There were quick and affordable options for food that didn’t involve national chains. There was Colonial and early American history on full display. And there were easily accessible and centrally located restrooms.
This brought to mind a quote which Jacobs excerpted in The Life and Death of Great American Cities:
“‘I have often amused myself,’ wrote James Boswell in 1791, ‘with thinking how different a place London is to different people. They, whose narrow minds are contracted to the consideration of some one particular pursuit, view it only through that medium... But the intellectual man is struck with it, as comprehending the whole of human life in all its variety, the contemplation of which is inexhaustible.’"
This is part of the beauty of cities: we all can have a completely unique version of them in our mind and every one of those perspectives is completely valid.
“Boston” may conjure a specific vision in you mind. Perhaps it’s Revolutionary War history, old pubs, and the Boston Tea Party. Maybe it’s a city full of corruption, tragedy, and mafia rule as depicted in films like The Departed or Spotlight. Or it’s a sports city with gleefully obsessive fans like Jimmy Fallon in Fever Pitch.
Are those versions of the city any more “real” or “true” than the experience of a recently arrived Haitian family in Roxbury, a college student in Allston, or a wealthy elite who only leaves his Beacon Hill mansion by chauffeured car?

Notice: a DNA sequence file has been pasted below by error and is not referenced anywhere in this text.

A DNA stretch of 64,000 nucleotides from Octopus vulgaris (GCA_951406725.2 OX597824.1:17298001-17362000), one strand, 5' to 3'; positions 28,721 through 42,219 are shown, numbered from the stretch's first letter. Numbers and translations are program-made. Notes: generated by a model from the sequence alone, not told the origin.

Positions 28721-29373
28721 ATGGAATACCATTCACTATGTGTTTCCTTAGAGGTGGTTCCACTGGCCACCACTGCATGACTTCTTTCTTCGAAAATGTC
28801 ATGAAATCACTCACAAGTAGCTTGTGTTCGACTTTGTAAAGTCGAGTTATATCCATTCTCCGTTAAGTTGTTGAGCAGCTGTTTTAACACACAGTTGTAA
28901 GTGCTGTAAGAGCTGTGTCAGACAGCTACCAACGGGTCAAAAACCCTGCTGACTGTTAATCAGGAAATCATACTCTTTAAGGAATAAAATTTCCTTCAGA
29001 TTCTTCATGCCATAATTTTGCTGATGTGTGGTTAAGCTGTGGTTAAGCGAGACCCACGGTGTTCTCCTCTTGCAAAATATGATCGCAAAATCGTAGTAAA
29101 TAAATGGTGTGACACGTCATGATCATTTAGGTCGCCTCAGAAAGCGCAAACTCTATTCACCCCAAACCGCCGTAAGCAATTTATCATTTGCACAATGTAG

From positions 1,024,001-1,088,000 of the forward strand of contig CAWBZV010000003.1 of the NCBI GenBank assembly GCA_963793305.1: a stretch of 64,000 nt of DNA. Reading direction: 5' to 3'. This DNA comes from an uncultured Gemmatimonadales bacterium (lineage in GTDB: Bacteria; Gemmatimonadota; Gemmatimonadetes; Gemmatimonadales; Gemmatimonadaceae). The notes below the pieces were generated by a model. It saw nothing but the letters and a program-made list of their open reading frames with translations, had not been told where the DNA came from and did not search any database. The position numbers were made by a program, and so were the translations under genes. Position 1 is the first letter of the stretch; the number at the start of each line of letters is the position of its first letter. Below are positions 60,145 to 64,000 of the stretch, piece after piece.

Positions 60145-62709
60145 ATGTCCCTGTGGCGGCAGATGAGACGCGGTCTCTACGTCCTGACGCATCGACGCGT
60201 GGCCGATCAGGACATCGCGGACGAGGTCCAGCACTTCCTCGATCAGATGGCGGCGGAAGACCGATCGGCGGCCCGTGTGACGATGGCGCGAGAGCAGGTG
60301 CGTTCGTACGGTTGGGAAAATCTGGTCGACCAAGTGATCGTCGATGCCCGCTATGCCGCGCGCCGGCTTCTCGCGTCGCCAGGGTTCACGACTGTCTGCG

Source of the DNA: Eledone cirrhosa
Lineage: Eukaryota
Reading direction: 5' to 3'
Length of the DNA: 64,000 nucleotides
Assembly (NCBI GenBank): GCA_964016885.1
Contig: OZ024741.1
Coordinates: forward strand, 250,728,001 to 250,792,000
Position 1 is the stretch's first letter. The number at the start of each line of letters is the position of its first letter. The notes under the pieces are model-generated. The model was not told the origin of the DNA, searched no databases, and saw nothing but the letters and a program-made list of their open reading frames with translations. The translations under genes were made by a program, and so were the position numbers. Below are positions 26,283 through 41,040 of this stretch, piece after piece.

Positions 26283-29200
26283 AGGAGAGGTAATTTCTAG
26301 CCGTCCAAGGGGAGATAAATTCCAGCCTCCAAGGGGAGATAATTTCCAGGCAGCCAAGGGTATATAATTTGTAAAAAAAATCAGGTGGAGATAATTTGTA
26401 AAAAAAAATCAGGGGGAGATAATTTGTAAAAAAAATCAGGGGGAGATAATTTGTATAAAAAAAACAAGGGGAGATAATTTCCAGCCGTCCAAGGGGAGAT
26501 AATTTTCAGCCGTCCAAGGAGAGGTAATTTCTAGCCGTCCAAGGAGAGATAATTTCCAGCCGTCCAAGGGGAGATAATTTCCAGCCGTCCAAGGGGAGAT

I suppose what I’m really getting at here is that we all have unique perspectives on the world around us that are products of our experience, our environment, and the filter we apply to the world. I was eager to judge a tourist’s lunch in a downtown “mall,” just like Jane Jacobs’s city planner friend was ready to condemn an entire neighborhood based on his expertise, despite his lived experience telling him that the street life was pretty incredible. But in truth, Faneuil Hall fit its function and probably left those visitors with a positive vision of my adopted hometown.
It’s always easier to view the world around us through our own filters, but when we step outside of ourselves and try to see the world the way somebody else might, we can learn new and unexpected things. It’s not a lesson I expected to learn when visiting a 1700s meeting hall to investigate 1970s mall history, but it’s what came nonetheless.
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A Cleveland Dead Mall Christmas
At the Corner of Washington and Summer
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I haven't been to that part of Boston for almost a decade, but I have fond memories of that food court! Looking forward to your conversation with the author of that book!